In May 2009, the Government published a consultation called ‘Keeping the right people on the database: Science and public protection.’
On this mater which has dominated the news and the blogosphere, they received only 503 formal responses. Seriously, if the blogosphere wants to change the world, it needs to direct people to respond to those who make the descisions. You don’t even need to lift your arse off a chair and find a stamp! I emailed in this quickly written response:
If a person is not found guilty or never charged, their DNA and Fingerprints should be removed and destroyed from any Government database as soon as practically possible.
The only possible exception to this is if their biometric information can be safely encrypted and stored as a “one way hash”.
At the moment it is trivially easy to forge fingerprints. In the future it will be just as easy to forge DNA evidence. With direct access to raw fingerprint and DNA sample I believe that the temptation to “reuse” the evidence will be too strong.
By this, I mean police taking a copy of the raw DNA evidence and planting it in order to secure a (unsafe) conviction.
If the evidence is stored as the function of a one-way-hash, there is a reduced possibility that this can be misused.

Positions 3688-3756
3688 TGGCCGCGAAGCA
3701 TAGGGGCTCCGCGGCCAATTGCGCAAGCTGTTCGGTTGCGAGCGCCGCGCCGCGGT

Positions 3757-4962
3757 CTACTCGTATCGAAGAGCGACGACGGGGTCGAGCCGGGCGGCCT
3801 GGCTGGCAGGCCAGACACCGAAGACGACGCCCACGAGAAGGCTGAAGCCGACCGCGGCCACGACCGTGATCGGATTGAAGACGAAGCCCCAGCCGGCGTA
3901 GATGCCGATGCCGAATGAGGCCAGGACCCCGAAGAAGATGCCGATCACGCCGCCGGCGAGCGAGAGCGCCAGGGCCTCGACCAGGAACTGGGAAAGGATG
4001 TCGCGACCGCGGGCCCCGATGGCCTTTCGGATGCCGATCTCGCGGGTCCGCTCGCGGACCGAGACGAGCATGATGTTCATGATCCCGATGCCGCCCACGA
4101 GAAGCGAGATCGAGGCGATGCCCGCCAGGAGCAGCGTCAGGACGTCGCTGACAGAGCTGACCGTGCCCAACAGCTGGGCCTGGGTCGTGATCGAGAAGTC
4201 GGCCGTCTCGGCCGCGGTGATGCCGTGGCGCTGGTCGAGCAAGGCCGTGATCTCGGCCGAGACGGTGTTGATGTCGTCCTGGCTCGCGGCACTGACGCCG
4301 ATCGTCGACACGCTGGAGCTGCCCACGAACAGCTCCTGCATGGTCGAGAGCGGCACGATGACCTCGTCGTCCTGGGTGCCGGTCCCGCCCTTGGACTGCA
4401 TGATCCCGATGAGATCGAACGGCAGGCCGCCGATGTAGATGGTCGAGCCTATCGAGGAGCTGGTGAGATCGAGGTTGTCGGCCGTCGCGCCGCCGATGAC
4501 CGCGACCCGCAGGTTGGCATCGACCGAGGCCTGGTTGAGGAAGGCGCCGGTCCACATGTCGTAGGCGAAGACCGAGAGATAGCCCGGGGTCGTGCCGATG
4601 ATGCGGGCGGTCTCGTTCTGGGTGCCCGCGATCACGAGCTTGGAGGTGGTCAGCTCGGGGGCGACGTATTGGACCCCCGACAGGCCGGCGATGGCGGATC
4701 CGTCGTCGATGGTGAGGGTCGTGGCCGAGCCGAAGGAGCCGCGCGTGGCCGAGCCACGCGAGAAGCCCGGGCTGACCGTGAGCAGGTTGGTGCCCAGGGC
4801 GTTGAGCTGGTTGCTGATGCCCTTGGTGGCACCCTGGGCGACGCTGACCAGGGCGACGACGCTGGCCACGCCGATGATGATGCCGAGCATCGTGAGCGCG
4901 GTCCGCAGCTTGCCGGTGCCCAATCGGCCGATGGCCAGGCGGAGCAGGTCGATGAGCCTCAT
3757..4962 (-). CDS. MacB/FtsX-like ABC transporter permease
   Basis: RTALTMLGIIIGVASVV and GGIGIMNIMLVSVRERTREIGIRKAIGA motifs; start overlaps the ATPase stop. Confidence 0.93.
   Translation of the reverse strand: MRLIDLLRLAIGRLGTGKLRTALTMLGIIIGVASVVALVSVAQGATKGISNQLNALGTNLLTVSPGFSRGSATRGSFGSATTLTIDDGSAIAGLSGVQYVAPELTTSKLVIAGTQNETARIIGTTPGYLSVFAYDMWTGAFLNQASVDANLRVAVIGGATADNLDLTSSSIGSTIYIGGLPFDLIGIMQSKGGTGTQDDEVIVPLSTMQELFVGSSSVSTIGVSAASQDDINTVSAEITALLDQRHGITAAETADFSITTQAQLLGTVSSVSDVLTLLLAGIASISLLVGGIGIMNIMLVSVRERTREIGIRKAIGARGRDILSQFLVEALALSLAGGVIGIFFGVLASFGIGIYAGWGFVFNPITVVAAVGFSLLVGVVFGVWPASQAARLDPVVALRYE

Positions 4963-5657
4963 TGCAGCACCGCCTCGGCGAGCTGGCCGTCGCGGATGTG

If the proposals to indefinitely store biometric information goes ahead, I would like to see it store the biometric information of all Members of Parliament, Senior Police Officers and those likely to come in to contact with the database. The only way to secure this information is if those in charge of it have a vested interest in keeping it secure.
I do not know how you propose to record responses to this consultation – but I would like this message to be counted in the “against retention of innocents’ data” column.
On the 11th of November, they wrote back:
Thank you for taking the time to respond to the consultation paper titled “Keeping the Right People on the Database: Science and Public Protection” that closed on the 7th August 2009. The consultation intended to promote public debate on how long we should retain fingerprints and DNA setting out the benefits of DNA and fingerprints in detecting offenders and helping to bring them to justice.The summary of responses to the consultation paper is published today and is available on the Home Office website www.homeoffice.gov.uk/documents/cons-2009-dna-database/. The paper also sets out the Governments proposals for implemeting [sic] the judgment [sic] of the European Court of Human Rights in the case of S and Marper and for improving the governance and accountability around biometric data.
The response is certainly a step forward. I would have like to have seen a substantial reduction in the length of time DNA is stored. I wonder what response they would have published if everyone who blogged and twittered about the consultation had taken 15 minutes to write a note?